trators are never discovered by human instruments. Who keeps count and recognition of every face, say in London, with its four millions and odd of faces P The family, it is true, is the germ of society and its cities. Each member of a family in London is bound by infallible ties to every other family. He is part of society. If he disappear there are those to know it, to set the police in motion, and to identify him should his remains be recovered. The knowledge of his habits—his associates—his connections—form a substantial groundwork upon which the officers of justice can build. But the waif, the single life, whom no family acknowledges, and who is alone in London—there are thousands such there, man and woman—may disappear without anybody knowing that to-day there iB one less than yesterday. There are none to miss him, none to search for him. He goes down, and the waters close over him, and that is all. Whither he goes, or how he fares, Nobody knows, and nobody cares. God knows, in these direlict existences, drifting in the unsunned depths of modern life, there is pathos deeper than ever poet has told or thought, and it lies in the one fact that they may go out like a farthing rushlight, and no man know. What a store of solitude and separateness that one grim fact tells—of divorce from love and home, of severed channels of kinship, of a loneliness amid teeming millions more complete than it would be in the wastes of Sahara or the ice deserts of the poles to the man who has living kindred. The loneliness of the body is nothing. It is the isolation of the soul which is so terrible. And we find that, not in the wilderness, bat in the city. And that crowd in which the identity of the victim is lost serves as the best veil for the concealment of the criminal. Chester felt, after reflections of this kind, that his task was not yet over. Johnson might have gone to America, or some other place. In that case, Chester determined to give up the whole of his data to Scotland Yard, and surrender all personal investigation. Bat he might be in London. Chester felt that the man would not stop in Melbourne or any of the Australifin colonies. He had come ont to commit the crime and gain his booty, and that done, would probably resort to his favourite haunts to enjoy 1iis evilly-acquired affluence. This would more probably be the case if he were a man advanced in life, when old associations would be more despotic and new ones harder to form. This, at any rate, was Chester's theory. His first step was to ascertain Johnson's appearance and mode of life. This he determined to do at his late lodging, and by personal inquiries. Now that he had, as he thought, the actual criminal in view, the hunting appetite in him became stronger, and he felt capable of unravelling the rest of the matter with his own hands. When be failed it would be time, enough, he argued, to call in the assistance of the police. In a comparatively quiet East End street there was a terrace of houses, old and weatherworn, but presenting no appearance of dilapidation. It was called, according to some cement lettering upon the centre house, " Wellesley Crescent," and, according to the same authority, had been built in 1830. Why it was called a crescent did not appear, because, though the street itself &rtook of the general deviousness of E iondon thoroughfares, the terrace was undeniably straight. But nomenclature of this kind is a thing apart. Builders and architects—people who are bound by rules and levels—require some imaginative freedom and irregularity as a counterpoise to the strict accuracy of their work, and perhaps the designing of the names they confer upon the structures they build is one of the few gratifications the indulgence in which saves them from some wild end. ; The ninth hodse in this terrace was kept by'Mrs. Thompson, a pleasant but Careworn-faced widow, who paid herjrent Out of the. interest on the insurance policy taken out by the late Mr. Thompson in her favour, and for the rest maintained herself and her two children by taking in boarders or letting rooms to lodgers. At the door of this house Chester knocked the morning after his visit to Pinks and Co. It was opened by Mrs. Thompson in person. The good woman had been officiating in the kitchen, and when she saw a gentleman standing before her,

attempt to wipe the smudges from heir face with a hurried sweep of her ppronj, This favourably impressed Chester, for when a woman becomes careless of he* personal appearance he held that she becomes careless of many other things besides. Without being itself a fault it is an unpleasant symptom. Of course, this is providing that she has the little time required for tidy ing operations, for— and " Oh, the pity o' it"—it is true that some women in the world have not even so little leisure left them. 'Are you Mrs. ThompsonP" inquired Chester, raising his hat. " Yes, sir," said the woman, dropping a responsive courtesy. " I don't wish to trespass on your time, Mrs. Thompson," said Chester, " but if you could spare me a few minutes you might give me some information which would be valuable to me, and " Here he paused abruptly. He had been about to mention a monetary consideration to the woman, but felt diffident. There waB a self-respecting air about her which made him feel that there would be something offensive in such an offer. And he was right. There is something brutal in the manner in which affluence seeks to purchase poverty even when only what is right is proposed, and >oyerty, though it accepts, does so when onest, only, with suffering. " Oh ! don't mind that, sir," said Mrs. Thompson, cheerfully. "I'mquite willing to tell you whatever I can. Will you come inside P" " Thank you," answered Chester. He followed into a dusky little sittingroom, clean bat thick with the odours, or, rather, the memories of odours, of a long shut apartment. Mrs. Thompson gave him a chair, and seated herself on another. " My excase for calling upon you is this, madam," Chester began. " Some months ago you had stopping here a lodger named Johnson." At the namfe Mrs. Thompson gave a slight start. " Yes," she said, quietly. "I suppose you have no idea where he can now be found P" continued Chester. "No, sir," answered the woman. " He left no address with you when he left P" Chester went on. " He did not," said Mrs. Thompson. " The fact is," she added, " he didn't feel very kindly to me before he went away." " Ah!" said Chester, with an air of surprise. " May I ask why P" Mrs. Thompson coloured slightly, and very pleasant that tinge of youth looked on the pale, careworn cheeks. " Well, it ain t a secret, sir, and I may as Tfell tell you that he wanted me to marry him. He got good wages where he worked, and hadn't many faults that one could see, being always respectful, but bless you, my poor James was a good man to me, and I told him when he was dying that I'd put no other in his place till I met him again, which I hope to do." And her voice trembled, and the tears stood in the patient-looking brown eyes. Chester was touched at this revelation of fidelity. He said nothing, however, waiting until Mrs. Thompson's momentary agitation had subsided. " Not," she resumed, " that I'd have had him, in any case, for he were a dark sort of man, and looked as if he had secrets. When he was leaving he told me that a few months would perhaps make him a rich msta, for some of his speculations were turning out well, and asked if he was rich would it make any difference, and I said no, not if he was as rich as the Queen. 'Mrs. Thompson I am going to die,' I sez, and he went away without a word of goodbye, and a look in his face that minded me of the water in dull weather—quiet, but deep and dark. It made me shiver somehow." ' And Mrs. Thompson wiped her fore, head, this time without any furtiveness, for agitation had exalted her above trivialities. . " Could you'tell me what kind of man he was to look at P" said Chester. " I can do better than that," said Mrs, Thompson. " There's a likeness of his here which I can.give you if it's any use to you. I don't want it." ." The very thing," said Chester, eagerly. Mrs. Thompson arose and turned over the leaves of an. album on the table, and presently took out a photograph, which she handed to Chester. Ho looked at it curiously. It was a strong, intelligent face, taken threequarter wise. Tfee forehead was full, the eyes small, the nose large and thin. The neck was thick and the oars prominent,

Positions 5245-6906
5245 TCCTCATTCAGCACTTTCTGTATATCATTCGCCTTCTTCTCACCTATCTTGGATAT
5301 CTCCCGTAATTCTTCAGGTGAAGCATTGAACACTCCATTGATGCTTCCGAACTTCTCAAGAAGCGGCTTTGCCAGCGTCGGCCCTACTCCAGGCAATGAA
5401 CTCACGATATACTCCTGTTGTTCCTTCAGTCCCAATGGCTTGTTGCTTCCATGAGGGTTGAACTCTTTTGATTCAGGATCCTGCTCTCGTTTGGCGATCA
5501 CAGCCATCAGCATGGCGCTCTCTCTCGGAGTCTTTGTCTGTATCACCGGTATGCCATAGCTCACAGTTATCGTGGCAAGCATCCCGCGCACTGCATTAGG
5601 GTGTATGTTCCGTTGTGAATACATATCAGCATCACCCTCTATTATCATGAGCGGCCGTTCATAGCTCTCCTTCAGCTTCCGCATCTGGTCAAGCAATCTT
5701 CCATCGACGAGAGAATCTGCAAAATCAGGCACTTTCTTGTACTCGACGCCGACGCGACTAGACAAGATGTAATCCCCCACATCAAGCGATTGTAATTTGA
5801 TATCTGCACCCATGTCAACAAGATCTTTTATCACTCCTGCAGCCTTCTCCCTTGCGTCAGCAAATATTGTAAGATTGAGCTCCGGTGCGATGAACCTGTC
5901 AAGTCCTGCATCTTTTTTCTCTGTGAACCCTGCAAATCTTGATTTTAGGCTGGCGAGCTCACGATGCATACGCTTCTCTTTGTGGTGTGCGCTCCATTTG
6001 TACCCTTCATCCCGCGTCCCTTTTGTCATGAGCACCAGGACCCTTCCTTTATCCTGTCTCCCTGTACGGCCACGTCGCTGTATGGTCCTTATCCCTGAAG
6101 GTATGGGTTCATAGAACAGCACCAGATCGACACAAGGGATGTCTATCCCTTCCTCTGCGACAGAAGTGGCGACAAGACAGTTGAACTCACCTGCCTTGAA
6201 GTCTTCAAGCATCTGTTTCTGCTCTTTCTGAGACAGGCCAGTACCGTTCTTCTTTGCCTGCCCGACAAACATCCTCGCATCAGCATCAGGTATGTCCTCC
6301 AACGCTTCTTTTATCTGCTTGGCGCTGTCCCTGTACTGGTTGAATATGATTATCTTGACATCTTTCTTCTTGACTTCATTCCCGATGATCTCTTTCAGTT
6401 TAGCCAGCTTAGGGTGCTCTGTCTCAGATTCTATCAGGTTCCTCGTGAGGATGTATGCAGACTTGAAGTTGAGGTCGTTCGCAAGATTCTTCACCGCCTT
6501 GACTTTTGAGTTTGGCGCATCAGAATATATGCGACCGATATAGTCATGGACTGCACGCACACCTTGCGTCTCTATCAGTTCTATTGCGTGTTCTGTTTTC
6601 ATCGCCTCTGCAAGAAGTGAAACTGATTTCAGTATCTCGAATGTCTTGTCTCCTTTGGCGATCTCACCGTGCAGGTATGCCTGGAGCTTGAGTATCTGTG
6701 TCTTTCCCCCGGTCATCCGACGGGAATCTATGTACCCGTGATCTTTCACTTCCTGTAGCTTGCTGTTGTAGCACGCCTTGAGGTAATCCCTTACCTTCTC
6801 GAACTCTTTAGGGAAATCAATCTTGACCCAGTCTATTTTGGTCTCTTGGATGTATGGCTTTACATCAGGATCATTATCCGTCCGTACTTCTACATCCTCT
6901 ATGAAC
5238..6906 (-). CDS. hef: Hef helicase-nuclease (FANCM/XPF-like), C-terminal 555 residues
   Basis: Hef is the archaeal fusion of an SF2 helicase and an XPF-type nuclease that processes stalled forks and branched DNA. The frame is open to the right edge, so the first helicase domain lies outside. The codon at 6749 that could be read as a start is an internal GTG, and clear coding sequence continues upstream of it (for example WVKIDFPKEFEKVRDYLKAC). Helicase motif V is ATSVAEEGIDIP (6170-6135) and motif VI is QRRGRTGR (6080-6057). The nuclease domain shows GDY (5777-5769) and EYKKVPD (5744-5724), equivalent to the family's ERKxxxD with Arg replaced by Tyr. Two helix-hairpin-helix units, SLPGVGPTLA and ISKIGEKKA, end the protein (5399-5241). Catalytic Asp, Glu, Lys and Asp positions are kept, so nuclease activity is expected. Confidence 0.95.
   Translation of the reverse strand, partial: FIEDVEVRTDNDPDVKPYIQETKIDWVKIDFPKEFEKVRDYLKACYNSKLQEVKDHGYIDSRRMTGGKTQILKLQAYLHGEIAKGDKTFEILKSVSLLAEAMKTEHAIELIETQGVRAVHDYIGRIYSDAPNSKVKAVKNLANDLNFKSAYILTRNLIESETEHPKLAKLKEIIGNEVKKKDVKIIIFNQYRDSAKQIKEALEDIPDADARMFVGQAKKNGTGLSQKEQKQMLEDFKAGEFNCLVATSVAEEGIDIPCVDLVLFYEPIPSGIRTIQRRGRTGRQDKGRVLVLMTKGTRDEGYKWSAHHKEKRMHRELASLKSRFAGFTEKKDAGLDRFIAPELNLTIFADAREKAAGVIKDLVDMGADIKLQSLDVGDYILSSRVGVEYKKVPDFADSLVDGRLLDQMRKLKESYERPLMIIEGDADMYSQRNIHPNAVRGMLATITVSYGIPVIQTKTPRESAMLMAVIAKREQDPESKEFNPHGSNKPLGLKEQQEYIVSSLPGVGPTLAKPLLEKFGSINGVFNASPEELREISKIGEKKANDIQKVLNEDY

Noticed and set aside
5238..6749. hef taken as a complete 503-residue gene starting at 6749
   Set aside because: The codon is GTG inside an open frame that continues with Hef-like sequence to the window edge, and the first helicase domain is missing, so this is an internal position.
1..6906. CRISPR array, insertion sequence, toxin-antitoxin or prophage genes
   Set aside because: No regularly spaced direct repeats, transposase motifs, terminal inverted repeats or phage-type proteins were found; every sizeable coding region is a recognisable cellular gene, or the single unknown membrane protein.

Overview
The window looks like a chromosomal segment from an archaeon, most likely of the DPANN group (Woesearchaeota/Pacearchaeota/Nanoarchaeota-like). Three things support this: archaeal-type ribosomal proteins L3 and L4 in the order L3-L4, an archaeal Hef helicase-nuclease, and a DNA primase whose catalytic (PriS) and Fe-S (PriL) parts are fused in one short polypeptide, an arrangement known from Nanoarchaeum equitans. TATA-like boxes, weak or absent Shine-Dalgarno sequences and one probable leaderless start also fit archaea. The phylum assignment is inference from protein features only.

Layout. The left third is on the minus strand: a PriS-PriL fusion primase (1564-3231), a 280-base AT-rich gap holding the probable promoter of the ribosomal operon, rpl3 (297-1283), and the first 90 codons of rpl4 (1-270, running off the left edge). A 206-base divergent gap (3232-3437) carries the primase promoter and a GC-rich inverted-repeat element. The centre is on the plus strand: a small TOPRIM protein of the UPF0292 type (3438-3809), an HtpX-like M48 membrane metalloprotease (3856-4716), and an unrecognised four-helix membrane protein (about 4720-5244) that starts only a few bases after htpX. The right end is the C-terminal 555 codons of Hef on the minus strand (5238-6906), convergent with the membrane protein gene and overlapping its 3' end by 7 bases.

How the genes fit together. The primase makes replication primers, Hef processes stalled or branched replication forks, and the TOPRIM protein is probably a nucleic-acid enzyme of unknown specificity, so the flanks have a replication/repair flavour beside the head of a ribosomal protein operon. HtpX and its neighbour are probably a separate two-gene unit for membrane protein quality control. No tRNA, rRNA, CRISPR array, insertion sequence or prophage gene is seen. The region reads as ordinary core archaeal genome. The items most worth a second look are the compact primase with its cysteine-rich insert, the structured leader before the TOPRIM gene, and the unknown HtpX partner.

The mouth and chin were concealed by a beard and moustache, but Chester guessed that the concealed mouth would be large and thin-lipped, and the chin bony and protuberant. "His hair and eyes were brown," rs. Thompson remarked. "Yes," answered Chester, "I suposed so. He seems a man of middle ge from this portrait." " Aye," said Mrs. Thompson, " about orty years old, or a year or two more, I hink." "Were there any other peculiarities hat one would notice about him P" asked hester. "Not as I know of," answered Mrs. hompson. His 'ands (though a Lononer she seldom dropped her aspirates) as long and strong. It made me ueer to look at them." " What build was he P" asked Chester. " Oh, he were a sightly-looking man nough, about middle height, and strongly uilt, not fleshy, but broad, and with a Blight stoop in his neck from bending over his work." Did you know anything of his habits, Mrs. Thompson P Did he drink or gamble, or anything like thatP" Chester nquired. He didn't drink, as I know of, but he used to stop out very late at night, and it puzzled me what he did with his money. Sometimes he used not to have a bit of jewellery about him, and the next week he'd be wearing a watch and chain, and two or three diamond rings and a ruby scarf pin. I often thought he must gamble." " Very likely," said Chester. " That's a pursuit that brings a good many ups and downs to a man's pocket." As he spoke, he arose to leave, delighted with Mrs. Thompson's ready communicativeness and intelligence. "Has he killed anybody, sir?" The question so quietly put startled Chester. He looked at Mra. Thompson with a question in his face. "Oh, I know, sir, that no stranger would take such an interest in another, and ask such questions, unless there was somethimg important concerned," she said, with the shade of a smile. "From the first I thought you was a detective." " Ah, well," said Chester," I can't be much of a detective to show my hand so easily. But with you I don't |think it matters, as you would, I am sure, rather assist justice than defeat it." " That I would, sir," said Mrs. Thompson, promptly. " Well, you have asked me a question which I myself am trying to answer. A cruel murder has been committed which I suspect this Mr. Johnson has had a hand in. I would ask you to say nothing to other persons about my inquiries, and if you hear of Johnson I would be obliged if you would call or send to this address at once." And Chester wrote his address upon a leaf of his note-book, which he tore out and handed to Mrs. Thompson. "I'll do what you require, sir, the woman replied. " I may tell you that I'm not a detective by profession," said Chester, as he observed her eyes opening at the name of the swell club he had written down. " I am acting as one in this case for several reasons, which it is not necessary that I should mention." As Chester was about to move towards the door the clatter of light feet was heard on the pavement without, stopping at the door, and at least two small boots were applied vigorously as knockers. " The children," cried Mrs. Thompson, at once opening the door. A little boy and girl entered, and Mrs. Thompson, with a mother's pride, presented them to Chester. " These are mine," she said—'"Johnny and Susie." Chester shook hands with them, with a few kind words, and then presented his hand to the mother, saying— "I cannot tell you how much I thank you for your information." " Oh, don't mention it, sir," said the good woman, who felt this genuine thanks quite sufficient reward. Nevertheless, Chester had left a £6 note in each of the children's right hand. " It's worth that," he said to himself as he walked homewards; " but what a fool I am as. a detective. That woman dropped to me like a shot. Supposing she a a friendly feeling or affection for Johnson, why, the whole business would have been exploded, and all through my own blundering. However, all's well that ends well. I have an idea that Mr. Johnson will turn up one of these days at the widow's. Well see." (To be continued,)